Facebook will not testify at U.S. House hearing on social media

WASHINGTON (Reuters) - Facebook Inc said on Wednesday it has declined an invitation to testify at a U.S. House of Representatives hearing Thursday on filtering practices by social media companies, a company spokesman said.

A man poses with a magnifier in front of a Facebook logo on display in this illustration taken in Sarajevo, Bosnia and Herzegovina, December 16, 2015. REUTERS/Dado Ruvic

The company said that even though it will not appear, it looks “forward to a continuing dialogue with members of the committee about Facebook’s strong commitment to being a platform for all voices and ideas.”

Alphabet Inc and Twitter Inc have also been invited to testify at the House Judiciary Committee hearing, but have not said whether they will appear and did not respond to repeated inquiries on Wednesday. Some Republicans have criticized social media companies for censoring some conservative viewpoints, a charge the firms have denied.

A spokesman for Democrats on the House Judiciary Committee said Twitter and Alphabet were not expected to testify. A spokeswoman for the committee’s Republican majority did not immediately comment.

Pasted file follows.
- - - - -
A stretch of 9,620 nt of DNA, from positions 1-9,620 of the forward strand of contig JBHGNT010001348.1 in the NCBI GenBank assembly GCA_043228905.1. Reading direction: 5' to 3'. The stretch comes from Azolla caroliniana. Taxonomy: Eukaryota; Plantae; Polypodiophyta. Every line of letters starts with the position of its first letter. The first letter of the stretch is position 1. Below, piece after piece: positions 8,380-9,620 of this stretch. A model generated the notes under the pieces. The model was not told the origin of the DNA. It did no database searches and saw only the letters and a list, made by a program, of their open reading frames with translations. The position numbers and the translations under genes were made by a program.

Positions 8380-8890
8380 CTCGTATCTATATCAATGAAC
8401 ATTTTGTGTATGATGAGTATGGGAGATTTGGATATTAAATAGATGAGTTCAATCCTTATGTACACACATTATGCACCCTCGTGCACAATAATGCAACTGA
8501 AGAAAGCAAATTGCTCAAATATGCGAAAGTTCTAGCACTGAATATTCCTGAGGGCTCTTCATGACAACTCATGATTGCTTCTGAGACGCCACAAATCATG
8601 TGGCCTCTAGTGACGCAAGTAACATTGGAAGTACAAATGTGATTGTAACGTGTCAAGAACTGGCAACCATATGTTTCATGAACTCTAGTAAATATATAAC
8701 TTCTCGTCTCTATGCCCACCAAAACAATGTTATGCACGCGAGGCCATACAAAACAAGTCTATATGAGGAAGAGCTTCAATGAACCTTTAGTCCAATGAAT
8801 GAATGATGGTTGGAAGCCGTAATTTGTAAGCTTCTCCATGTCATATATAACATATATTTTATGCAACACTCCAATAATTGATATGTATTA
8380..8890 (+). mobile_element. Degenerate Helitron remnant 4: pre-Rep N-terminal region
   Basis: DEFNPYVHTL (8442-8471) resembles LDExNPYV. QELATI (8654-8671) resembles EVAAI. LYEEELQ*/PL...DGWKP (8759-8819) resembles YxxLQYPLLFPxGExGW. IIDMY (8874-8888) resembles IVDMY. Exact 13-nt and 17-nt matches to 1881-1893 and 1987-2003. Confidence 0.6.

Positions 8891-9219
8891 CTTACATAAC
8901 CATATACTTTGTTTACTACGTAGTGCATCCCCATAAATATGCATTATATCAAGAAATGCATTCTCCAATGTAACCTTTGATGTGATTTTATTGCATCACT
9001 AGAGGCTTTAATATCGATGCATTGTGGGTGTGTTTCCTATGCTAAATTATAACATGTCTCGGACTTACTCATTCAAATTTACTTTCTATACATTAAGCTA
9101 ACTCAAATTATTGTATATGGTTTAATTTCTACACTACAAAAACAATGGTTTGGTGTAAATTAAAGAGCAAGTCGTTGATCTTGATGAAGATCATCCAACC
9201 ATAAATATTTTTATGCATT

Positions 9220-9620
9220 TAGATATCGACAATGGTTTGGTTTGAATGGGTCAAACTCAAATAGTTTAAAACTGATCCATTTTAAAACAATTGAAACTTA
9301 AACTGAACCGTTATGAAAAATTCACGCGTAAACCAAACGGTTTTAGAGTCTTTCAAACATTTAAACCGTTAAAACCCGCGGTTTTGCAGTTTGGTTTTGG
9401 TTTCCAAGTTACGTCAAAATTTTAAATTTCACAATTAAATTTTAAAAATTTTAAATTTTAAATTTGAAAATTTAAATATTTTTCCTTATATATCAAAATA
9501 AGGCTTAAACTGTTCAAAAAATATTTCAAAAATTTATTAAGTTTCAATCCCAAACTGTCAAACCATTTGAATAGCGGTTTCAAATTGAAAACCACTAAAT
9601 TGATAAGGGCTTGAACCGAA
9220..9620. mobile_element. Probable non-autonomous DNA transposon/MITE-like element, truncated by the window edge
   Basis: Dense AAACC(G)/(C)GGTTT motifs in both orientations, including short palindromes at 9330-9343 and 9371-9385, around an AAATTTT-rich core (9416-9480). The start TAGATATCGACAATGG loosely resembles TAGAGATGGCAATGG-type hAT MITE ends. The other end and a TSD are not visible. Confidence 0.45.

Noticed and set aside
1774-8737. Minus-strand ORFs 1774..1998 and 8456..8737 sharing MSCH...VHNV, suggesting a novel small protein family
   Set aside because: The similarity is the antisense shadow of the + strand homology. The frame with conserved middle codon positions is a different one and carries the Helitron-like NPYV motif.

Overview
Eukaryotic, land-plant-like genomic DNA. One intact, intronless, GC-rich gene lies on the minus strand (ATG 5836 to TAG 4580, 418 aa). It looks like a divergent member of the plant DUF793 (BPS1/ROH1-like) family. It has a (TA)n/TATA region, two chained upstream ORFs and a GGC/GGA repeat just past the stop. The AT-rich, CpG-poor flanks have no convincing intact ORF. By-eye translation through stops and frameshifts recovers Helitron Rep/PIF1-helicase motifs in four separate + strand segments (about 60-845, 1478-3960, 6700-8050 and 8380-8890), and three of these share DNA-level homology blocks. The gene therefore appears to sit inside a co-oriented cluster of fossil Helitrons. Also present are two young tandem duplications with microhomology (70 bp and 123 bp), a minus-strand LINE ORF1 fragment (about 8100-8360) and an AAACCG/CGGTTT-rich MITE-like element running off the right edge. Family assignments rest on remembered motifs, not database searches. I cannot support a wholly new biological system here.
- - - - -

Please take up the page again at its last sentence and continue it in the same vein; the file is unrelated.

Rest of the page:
Facebook Chief Executive Mark Zuckerberg testified for more than 10 hours earlier this month before Congress and faced numerous questions about whether the company was biased against some political points of view.

Thursday’s hearing will also include testimony from Representative Marsha Blackburn, a Tennessee Republican, who in October was initially barred by Twitter from paying to promote a video of her campaign announcement for Senate that included a line that said she had worked to “stop the sale of baby body parts.”

Twitter said in October it had blocked promoting the video because of “potentially inflammatory” language but reversed itself. The company said it works to “balance protecting our users from potentially distressing content while allowing our advertisers to communicate their messages.”

The hearing is also set to include two African-American sisters, Lynnette Hardaway and Rochelle Richardson, popularly known as “Diamond and Silk,” who are strong supporters of President Donald Trump and his presidential campaign.

The sisters said in a statement earlier this month that Facebook had sent them an email saying that, after a review, their content had “been determined unsafe to the community.”

Zuckerberg was asked by Republican Representative Joe Barton at a hearing earlier this month about why Facebook was “censoring conservative bloggers such as Diamond and Silk?”

Zuckerberg responded that “in that specific case, our team made an enforcement error and we have already gotten in touch with them to reverse it.”

Reporting by David Shepardson; editing by Jonathan Oatis